As virtual reality introducing the new virtual world, it becomes more realistic and immersive. Similarly, typing a text has a surprising lack of emphasis on virtual reality (VR) development.
James Walker, a lecturer in computer science, at Michigan Tech said, “The fact that people need to see what they’re typing. But, it is a bit difficult with an over-eye headset on.”
Having concern over it, Walker has developed a light-up virtual keyboard corresponding with a physical keyboard. This enables users to see in the head-mounted display what keys they are typing on the physical keyboard.
Scott Kuhl, an associate professor said, “There are lots of people buying VR headsets, but for gaming purpose. We’re trying to figure out how we can use a head-mounted display for office work like writing and editing a document or sending a message to someone.”
Generally, VR systems rely on mid-air virtual keyboards or overlaying of real-world video into the VR display. But both options require additional mechanism so that it can be error-prone and intrusive.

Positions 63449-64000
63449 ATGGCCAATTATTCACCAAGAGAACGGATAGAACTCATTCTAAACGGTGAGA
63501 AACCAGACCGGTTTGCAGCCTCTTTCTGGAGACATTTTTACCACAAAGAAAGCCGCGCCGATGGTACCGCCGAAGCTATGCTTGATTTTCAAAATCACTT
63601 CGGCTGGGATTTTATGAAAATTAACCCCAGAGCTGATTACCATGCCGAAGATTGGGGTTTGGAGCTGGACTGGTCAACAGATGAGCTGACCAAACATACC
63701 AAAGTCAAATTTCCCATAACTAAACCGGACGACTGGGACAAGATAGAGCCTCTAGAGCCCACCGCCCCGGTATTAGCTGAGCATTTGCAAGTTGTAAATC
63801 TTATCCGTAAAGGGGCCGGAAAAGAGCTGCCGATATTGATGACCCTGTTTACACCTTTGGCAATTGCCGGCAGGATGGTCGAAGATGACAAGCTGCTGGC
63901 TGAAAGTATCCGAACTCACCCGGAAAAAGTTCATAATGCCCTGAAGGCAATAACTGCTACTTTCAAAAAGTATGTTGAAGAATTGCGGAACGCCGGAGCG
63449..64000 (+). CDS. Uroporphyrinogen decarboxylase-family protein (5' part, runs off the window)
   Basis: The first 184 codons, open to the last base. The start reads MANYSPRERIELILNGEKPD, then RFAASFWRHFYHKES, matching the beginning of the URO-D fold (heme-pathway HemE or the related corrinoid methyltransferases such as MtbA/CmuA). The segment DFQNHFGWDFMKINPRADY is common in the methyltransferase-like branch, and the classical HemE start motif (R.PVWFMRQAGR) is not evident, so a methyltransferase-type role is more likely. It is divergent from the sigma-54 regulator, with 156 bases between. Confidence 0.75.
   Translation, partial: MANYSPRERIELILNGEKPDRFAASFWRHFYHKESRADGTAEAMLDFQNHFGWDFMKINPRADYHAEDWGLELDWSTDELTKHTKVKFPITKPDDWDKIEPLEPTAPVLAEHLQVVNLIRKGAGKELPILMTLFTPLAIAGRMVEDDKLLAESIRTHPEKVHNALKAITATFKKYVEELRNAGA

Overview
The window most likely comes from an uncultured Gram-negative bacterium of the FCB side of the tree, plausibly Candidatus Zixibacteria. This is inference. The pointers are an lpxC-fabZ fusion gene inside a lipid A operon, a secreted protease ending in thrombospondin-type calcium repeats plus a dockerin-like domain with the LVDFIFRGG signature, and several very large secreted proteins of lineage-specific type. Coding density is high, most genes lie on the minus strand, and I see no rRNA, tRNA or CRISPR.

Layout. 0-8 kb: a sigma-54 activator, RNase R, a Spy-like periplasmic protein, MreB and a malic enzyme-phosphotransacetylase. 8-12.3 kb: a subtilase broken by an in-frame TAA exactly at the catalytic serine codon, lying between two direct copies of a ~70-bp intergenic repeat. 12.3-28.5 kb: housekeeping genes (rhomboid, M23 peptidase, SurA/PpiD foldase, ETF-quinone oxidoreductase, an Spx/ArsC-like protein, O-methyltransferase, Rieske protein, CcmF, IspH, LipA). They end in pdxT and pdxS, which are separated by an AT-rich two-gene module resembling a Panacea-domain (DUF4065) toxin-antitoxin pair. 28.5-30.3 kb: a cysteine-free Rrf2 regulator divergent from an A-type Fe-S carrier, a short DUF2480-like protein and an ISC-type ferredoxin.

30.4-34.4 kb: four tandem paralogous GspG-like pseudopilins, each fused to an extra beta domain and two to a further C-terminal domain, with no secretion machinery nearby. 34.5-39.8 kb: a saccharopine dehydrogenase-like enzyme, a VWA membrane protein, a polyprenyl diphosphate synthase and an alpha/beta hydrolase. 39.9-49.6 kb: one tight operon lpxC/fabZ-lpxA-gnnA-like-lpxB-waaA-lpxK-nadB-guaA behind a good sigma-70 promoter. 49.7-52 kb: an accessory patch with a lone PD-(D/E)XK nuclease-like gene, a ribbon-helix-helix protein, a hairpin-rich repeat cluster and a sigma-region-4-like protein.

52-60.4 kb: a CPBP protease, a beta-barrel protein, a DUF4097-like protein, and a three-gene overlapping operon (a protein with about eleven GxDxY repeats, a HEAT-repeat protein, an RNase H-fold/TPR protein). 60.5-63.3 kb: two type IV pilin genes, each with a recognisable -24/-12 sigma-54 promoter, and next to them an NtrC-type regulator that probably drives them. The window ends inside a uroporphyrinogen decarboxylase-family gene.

Walker said, “Typing in midair is very fatiguing. Our solution is noteworthy because it enables people to continue using their physical peripherals, which gives the best performance, and it doesn’t need any extra hardware or require superimposing a video feed into the virtual environment.”
To test its efficiency, Walker conducted an experiment in which participants typed on a keyboard they couldn’t see. In a first part, participants wore an Oculus Rift head-mounted display. Later, they used a desktop monitor with their view of the keyboard occluded by a cover.
At the start, participants reported their typing ability to be expert or at least proficient. They even make lots of mistakes especially those without the virtual keyboard lighting up keys.
Keith Vertanen, an assistant professor of computer science said, “People underappreciate the redundancy in natural language. Our recognition touch screen program, VelociTap, is extremely accurate as it’s been trained on billions of words.”
“We were pleasantly surprised by how well the autocorrect algorithm shifted from its touch screen origins to predicting intended letters on a physical keyboard. In addition, we observed that error rates declined as people continued typing with the VelociTap feedback and the model corrected about two-thirds of the text errors.”